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Beef Tenderloin Temperatures Reference Chart
|Level Of Doneness||Internal Temperature||Appearance|
|Rare||120-125°F (48-51°C)||Bright red center with light red exterior|
|Medium-Rare||130-135°F (54-57°C)||Pink center with gray/brown exterior|
|Medium||140-145°F (60-62°C)||Pink center with brown exterior|
|Medium-Well||150-155°F (65-68°C)||Brown center and brown exterior|
|Well Done||160°F+ (71°C+)||Brown center and dark brown exterior|
Now that you understand beef tenderloin internal temperatures, you are ready to get cooking! Leave a comment down below and let me know how you prefer to have your beef cooked!
🥩Best Beef Recipes
- Grilled Chuck Roast - A mouthwatering roast with so much marbling and flavor that you'll only need 2 ingredients.
- Carne Picada - Flavorful minced meat that can be used in burritos, chilis, enchiladas, and more.
- Slow Cooker Brisket - Brisket is coated in a dry rub and then placed in the crockpot for a set-it-and-forget-it meal.
- Beef Top Round Roast - Tender and juicy meat with a perfectly caramelized crust.
- Instant Pot Rump Roast - A ridiculously easy and delicious dinner that only uses 4 ingredients.
- Steak Fajitas - Classic steak fajitas are the perfect meal for any day of the week.
Do you love a recipe you tried? Please leave a 5-star 🌟rating in the recipe card below and/or a review in the comments section further down the page.
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Beef Tenderloin Internal Temperatures: Chateaubriand (+Tips & Tricks!)
- 2 lb chateaubriand
- 1 tablespoon olive oil (extra virgin)
- 1 tablespoon Kosher salt
- 1 teaspoon ground black pepper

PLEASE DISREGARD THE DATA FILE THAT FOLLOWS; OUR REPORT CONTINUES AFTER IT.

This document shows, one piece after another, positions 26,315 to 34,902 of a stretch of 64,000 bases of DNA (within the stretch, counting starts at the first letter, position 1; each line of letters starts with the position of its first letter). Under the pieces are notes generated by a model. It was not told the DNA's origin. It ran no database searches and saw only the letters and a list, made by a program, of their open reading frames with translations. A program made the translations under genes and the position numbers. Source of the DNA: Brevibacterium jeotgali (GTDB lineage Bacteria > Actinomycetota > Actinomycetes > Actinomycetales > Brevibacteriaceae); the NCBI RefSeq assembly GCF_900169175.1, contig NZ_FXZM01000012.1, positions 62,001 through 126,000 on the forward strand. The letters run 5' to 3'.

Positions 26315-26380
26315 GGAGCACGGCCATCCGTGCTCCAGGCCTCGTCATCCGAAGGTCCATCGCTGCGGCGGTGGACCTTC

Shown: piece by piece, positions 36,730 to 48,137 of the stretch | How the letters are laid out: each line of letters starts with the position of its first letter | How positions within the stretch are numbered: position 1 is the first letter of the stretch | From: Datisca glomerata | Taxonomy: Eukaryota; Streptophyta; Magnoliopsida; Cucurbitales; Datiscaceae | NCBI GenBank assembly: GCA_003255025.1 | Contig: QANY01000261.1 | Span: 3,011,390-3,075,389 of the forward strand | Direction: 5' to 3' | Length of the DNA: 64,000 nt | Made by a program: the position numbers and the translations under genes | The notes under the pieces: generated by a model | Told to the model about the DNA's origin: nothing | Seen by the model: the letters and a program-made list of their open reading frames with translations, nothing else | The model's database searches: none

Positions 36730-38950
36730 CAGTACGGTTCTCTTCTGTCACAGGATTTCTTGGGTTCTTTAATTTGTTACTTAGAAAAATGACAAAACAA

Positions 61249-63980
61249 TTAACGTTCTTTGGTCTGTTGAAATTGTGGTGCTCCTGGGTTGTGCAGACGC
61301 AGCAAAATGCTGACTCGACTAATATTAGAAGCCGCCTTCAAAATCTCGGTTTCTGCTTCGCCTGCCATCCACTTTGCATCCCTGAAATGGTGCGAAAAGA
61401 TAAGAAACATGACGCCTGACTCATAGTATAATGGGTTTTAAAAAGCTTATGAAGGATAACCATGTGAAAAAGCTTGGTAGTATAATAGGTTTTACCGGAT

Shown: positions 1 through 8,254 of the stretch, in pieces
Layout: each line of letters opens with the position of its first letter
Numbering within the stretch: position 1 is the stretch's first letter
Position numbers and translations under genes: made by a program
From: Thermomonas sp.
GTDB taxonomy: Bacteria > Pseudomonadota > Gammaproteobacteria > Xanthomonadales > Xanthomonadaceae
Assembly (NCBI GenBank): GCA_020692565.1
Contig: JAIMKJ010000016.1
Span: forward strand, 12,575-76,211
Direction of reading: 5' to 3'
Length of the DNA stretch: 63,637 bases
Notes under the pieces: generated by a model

- Get started by preheating your oven to 400°F (205°C).
- Meanwhile, place a cast iron skillet over medium-high heat and drizzle in the olive oil.1 tablespoon olive oil
- Generously season the beef with salt and pepper, making sure to cover all sides of the meat.2 lb chateaubriand, 1 tablespoon Kosher salt, 1 teaspoon ground black pepper
- Once the oil in the skillet begins to shimmer, place the seasoned chateaubriand into the pan. Sear each side until lightly browned (about 2-3 minutes per side). Don't forget to sear the ends as well (using tongs if needed).
- Once seared, transfer the entire cast iron pan to the middle rack of your preheated oven and immediately reduce the temperature to 350°F (175°C).
- Cook for 15-20 minutes or until the internal temperature of the meat reaches 125°F (52°C) for medium-rare.
- Remove the cooked meat from your oven and move it to a cutting board or serving tray. Then, tent a piece of aluminum foil over the top of the beef and allow it to rest for 5 minutes before slicing and serving.
- For extra flavor, you can dry brine your chateaubriand before cooking. To do so, season all sides of the meat generously with salt and pepper before placing it into the refrigerator uncovered. You can allow it to brine for a minimum of 1 hour or up to 3 days.
- If you want to serve your beef alongside a red wine reduction, simply place the cast iron skillet back onto the heat after removing the meat (and take a look at my recipe here!)
- I recommend enjoying your chateaubriand when it is cooked to a medium-rare level of doneness. For more beef temperatures, take a look at my guide here.
- Plan ahead and try to only prepare as much chateaubriand as you need. For this premium portion of beef, I don't recommend storing and reheating because it has the best flavor and texture when enjoyed directly after cooking.
Angela is an at home chef that developed a passion for all things cooking and baking at a young age in her Grandma's kitchen. After many years in the food service industry, she now enjoys sharing all of her family favorite recipes and creating tasty dinner and amazing dessert recipes here at Bake It With Love!